New national education program seeks to attract students to the agriculture sector

If you didn’t grow up on the land, you might never have considered a career in agriculture.

Traditionally, farming has been considered an intergenerational family business, but now ‘town’ kids are being exposed to the idea of a life on the land.

Fourteen-year-old Remy Vella dreamt of being a pro mountain biker.

But a cattle showing program run by her school has sparked a new passion.

“Before I started agriculture and showing [cattle] I didn’t really have any idea of what it was,” she said.

“I am thinking of a career in doing it, and [I like] the farming and cattle and cane lifestyle.

“It’s a really big part [of my life]. I’ve just put all my mind to it.

“Mountain biking is second at the moment.”

Matching kids to careers
A new national initiative could see more students such as Remy pursuing a career in the primary industries.

The Excited 4 Careers in Agriculture program targets students from kindergarten to grade 10, matching them with existing careers in primary industries based on their interests and personality.

Aaron Bickford from Mackay North State high school isn’t from a family of farmers.

Before taking part in the program he was interested in a career in mechanics and planned to pursue a trade.

“I didn’t really have much to do with agriculture,” he said.

Now he is keen to explore his options in Mackay’s sugar industry.

“I never really even thought about the mills and what opportunities they might have for me,” he said.

“Even just thinking about the diesel fitting and all the trade opportunities they have there, that would definitely get me more involved in agriculture.

“I guess I’ll have to re-evaluate.”

While Mackay North State High School student Tamlyn Nell is not currently looking at a career in sugar, she now knows which area would suit her best.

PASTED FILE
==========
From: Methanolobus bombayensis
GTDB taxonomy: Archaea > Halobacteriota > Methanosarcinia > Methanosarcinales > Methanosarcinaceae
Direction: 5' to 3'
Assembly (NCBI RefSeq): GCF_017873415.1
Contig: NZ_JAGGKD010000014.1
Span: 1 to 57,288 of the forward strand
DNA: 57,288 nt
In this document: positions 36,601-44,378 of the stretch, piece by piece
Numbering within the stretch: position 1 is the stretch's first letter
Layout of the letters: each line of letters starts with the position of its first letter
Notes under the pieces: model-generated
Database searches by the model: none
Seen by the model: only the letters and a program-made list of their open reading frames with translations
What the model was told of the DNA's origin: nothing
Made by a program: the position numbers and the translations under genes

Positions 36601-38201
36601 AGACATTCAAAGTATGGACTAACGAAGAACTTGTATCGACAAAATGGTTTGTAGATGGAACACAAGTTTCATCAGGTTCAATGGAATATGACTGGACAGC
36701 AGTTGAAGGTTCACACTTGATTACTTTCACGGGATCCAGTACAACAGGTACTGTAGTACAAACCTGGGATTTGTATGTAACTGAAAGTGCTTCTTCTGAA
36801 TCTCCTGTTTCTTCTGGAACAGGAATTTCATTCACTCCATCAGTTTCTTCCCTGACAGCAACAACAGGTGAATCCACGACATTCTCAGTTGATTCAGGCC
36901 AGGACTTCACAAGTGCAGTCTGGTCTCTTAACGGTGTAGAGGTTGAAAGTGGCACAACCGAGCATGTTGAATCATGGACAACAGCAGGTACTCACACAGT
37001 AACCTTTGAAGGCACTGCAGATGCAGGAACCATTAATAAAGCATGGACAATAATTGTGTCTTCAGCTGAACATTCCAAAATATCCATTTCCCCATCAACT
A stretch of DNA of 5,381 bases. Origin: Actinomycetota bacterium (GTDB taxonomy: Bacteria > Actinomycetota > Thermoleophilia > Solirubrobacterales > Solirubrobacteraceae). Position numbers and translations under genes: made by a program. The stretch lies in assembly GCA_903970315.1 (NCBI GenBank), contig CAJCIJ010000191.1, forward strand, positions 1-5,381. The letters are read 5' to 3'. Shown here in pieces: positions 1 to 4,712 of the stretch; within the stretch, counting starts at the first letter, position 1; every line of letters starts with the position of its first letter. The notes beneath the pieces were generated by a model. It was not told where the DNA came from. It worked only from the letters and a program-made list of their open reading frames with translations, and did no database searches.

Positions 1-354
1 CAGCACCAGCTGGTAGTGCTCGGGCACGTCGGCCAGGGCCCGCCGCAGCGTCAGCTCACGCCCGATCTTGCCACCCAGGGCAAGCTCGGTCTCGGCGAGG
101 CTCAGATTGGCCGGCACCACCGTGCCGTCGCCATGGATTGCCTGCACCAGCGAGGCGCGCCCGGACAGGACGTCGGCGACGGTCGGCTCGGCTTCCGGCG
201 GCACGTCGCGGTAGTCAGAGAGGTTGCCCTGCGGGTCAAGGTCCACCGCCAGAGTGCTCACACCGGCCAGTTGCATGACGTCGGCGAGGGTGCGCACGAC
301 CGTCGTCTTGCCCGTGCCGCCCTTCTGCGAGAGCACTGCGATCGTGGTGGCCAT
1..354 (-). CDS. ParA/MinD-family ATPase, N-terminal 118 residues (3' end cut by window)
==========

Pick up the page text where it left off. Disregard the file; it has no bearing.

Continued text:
“The research and statistics, finding out which cane is best for farmers and production, that would definitely be interesting for me,” she said.

How the program works
The joint initiative is run by CQ University and a range of partners across industries such as sugar, prawns, beef, cotton, dairy and wine.

CQ University agri-tech education and extension team research officer Nikki Kelly works directly with the students.

She said the personality matching approach was a first.

“This is a really different way to look at guiding students into particular careers based on their personality and their interests,” she said.

“It uses the RAISEC model (an assessment of interests to inform vocational choice) which looks at surveying students and understanding how their personality and their interests tailor them to specific jobs within agriculture.”

The model requires students to answer questions and gives them a score across six key areas that are realistic, artistic, investigative, social, enterprising and conventional.

“So whichever they score highest in is the ones that are more likely to suit them,” Ms Kelly said.

“We’ve got jobs within agriculture that match each of those six areas, and we present some of those to the classes for them to engage with.”

“We know that students that are coming out of agricultural degrees have a choice of four jobs for every one student that’s graduating and there’s high salary opportunities for those because of the low amount of graduates,” she said.

“It’s not just for kids who have come from agricultural and farming backgrounds, there are jobs for everyone.”